When I talk with parents of children beyond kindergarten, the same question often comes up: “My child just doesn’t pick up a book on his own. How can I get him more excited about reading?” While this is a topic we’ve tackled before, I think it’s worth a deeper dive.
To get at the solution, it makes sense to start with figuring out why a child doesn’t just choose to read on his or her own; there are different issues that could be at the root of it all, and those different issues demand different responses from a parent. Once the why is understood, a parent is in a better position to find ways to encourage more reading and increase overall reading motivation.
So we are launching a five-part series on why a child might not be excited about reading, and what parents can do to help.
None of us, generally, want to do things that are a lot of work. And it’s work to read if it doesn’t come easily. Plus, children who don’t read well, especially compared to their classmates, often see or define themselves as non-readers. This makes the likelihood of choosing to read even lower: the research confirms that children who see themselves as skilled readers are more likely to read for enjoyment than children who see themselves as less-good readers. A child’s reading ability matters, and his feeling about his reading ability matters, too.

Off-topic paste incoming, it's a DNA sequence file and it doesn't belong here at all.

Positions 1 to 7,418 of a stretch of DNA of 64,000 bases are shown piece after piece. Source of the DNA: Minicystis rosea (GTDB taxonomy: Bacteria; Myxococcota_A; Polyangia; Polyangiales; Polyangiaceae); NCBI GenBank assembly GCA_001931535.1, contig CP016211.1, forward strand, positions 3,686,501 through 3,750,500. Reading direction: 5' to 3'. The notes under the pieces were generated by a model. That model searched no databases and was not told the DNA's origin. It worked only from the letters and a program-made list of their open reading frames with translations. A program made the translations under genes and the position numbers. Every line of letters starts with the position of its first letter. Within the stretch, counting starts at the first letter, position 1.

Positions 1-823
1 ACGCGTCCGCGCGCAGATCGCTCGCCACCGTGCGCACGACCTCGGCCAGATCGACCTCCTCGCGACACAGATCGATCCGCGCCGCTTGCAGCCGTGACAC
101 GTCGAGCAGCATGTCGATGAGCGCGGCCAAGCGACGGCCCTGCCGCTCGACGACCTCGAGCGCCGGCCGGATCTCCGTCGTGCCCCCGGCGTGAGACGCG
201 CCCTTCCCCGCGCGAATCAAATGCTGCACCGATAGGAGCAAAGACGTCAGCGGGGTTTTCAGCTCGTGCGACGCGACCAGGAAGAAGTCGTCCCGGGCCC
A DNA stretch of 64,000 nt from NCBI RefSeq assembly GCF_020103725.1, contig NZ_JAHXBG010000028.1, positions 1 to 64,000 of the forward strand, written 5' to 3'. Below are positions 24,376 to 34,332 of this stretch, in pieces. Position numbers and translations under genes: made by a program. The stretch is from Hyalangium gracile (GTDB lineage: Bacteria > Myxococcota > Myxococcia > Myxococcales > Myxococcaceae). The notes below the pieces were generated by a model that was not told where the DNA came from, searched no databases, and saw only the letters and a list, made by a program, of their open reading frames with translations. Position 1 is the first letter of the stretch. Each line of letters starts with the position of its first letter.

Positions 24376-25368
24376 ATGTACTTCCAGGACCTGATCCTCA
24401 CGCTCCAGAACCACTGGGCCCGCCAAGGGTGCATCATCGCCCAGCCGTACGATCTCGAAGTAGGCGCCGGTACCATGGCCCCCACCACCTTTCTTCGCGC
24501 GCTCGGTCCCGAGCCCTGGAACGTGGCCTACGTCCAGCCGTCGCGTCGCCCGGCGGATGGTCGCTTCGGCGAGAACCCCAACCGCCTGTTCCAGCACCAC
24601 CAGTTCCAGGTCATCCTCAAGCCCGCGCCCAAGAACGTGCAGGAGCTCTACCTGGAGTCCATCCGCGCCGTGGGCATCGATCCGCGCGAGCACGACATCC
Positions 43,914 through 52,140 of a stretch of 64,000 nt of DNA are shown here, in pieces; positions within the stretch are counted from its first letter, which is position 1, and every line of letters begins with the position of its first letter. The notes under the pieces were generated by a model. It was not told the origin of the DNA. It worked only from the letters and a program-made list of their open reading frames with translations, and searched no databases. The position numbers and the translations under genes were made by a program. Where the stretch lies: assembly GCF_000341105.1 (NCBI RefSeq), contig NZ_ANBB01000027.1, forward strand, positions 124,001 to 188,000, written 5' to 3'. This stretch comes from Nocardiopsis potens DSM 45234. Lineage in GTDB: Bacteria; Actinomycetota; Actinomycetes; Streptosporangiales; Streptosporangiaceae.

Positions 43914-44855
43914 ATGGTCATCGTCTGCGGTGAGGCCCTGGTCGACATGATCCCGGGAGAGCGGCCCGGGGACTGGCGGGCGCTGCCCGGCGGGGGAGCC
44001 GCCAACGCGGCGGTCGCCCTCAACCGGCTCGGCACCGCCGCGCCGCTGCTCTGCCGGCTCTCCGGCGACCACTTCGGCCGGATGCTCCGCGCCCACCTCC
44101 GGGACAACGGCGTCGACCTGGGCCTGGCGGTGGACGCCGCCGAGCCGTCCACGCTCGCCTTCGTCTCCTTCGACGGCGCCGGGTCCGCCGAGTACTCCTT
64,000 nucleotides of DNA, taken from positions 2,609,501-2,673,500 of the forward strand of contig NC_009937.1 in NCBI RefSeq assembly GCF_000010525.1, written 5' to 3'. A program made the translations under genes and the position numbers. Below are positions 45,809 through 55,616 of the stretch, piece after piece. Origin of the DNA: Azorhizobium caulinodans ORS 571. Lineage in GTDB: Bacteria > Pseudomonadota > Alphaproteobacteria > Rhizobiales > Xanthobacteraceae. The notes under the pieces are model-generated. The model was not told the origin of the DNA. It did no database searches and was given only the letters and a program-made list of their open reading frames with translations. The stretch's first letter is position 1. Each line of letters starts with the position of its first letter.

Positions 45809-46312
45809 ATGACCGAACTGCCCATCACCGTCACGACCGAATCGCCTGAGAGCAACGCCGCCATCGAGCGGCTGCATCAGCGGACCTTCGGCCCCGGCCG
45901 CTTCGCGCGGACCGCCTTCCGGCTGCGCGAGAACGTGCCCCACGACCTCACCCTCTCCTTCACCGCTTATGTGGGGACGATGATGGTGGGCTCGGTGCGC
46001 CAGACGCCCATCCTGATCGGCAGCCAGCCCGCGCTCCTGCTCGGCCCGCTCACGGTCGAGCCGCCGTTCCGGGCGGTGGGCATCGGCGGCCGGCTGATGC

Make sure your child is not having trouble reading. Or, if he is having trouble, make sure that he is getting the right kind of support at school, and with enough intensity to make a difference. You’ll also want to make sure you’re doing some additional things at home to help move him forward. Your goal is to help him feel good about himself as a reader– and that will only happen if he has support from you and the underlying skills to feel competent.
Check in with his teacher. Find out more about how he is doing in the classroom compared to his peers. If he is needing extra support at school, ask exactly what skills your child needs help on so that you can help at home, and so you know that the instruction at school is aligned specifically with what he needs. This is especially true given the latest findings on educator training (read more here).
Review your child’s PUP Reading results to see if, in your observations, he is low in any of the three skill categories. With your own data in hand, you’ll be in a better place to have a good conversation with your child’s teacher about the kind of instruction he needs so he gets more skilled and feels better about reading.
Think about book choice. Maybe he needs easier books to read, but ones that don’t make him feel as if he is reading “baby books.” (See Part 2 of the series, coming soon, for more on book choice.)